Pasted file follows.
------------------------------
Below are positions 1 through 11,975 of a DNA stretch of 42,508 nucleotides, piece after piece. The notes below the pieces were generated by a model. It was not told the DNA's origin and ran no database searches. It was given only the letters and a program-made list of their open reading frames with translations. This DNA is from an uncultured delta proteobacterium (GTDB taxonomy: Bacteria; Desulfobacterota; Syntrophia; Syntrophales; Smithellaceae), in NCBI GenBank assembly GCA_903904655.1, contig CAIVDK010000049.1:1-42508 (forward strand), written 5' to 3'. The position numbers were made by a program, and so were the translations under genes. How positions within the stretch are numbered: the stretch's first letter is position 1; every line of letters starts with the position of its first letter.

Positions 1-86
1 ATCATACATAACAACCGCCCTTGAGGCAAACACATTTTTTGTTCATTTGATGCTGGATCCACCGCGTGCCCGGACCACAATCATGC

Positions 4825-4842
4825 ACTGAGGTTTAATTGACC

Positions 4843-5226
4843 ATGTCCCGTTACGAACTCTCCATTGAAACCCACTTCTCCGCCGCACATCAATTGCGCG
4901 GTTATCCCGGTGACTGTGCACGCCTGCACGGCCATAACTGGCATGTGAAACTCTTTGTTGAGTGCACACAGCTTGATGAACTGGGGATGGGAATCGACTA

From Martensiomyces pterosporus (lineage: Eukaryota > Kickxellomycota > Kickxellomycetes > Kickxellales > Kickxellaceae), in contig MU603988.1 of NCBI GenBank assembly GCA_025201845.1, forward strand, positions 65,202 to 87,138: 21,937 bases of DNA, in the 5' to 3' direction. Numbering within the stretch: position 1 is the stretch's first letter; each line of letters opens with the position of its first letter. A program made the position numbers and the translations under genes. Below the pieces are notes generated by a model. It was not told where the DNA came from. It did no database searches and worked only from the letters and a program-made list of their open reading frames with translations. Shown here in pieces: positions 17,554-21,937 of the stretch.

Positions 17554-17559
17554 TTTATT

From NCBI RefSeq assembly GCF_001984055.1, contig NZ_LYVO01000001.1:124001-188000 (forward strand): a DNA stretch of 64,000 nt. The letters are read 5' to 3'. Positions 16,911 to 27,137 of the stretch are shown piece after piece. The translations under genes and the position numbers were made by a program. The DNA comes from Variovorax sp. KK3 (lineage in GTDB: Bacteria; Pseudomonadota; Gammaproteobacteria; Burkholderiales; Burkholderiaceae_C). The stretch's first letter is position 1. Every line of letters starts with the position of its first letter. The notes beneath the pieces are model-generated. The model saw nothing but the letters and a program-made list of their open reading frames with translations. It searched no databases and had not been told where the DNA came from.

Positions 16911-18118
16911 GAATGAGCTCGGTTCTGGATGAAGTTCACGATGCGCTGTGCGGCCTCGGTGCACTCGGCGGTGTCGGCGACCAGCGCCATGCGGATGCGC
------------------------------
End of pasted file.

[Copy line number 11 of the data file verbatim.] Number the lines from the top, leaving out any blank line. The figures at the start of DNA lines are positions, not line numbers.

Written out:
17554 TTTATT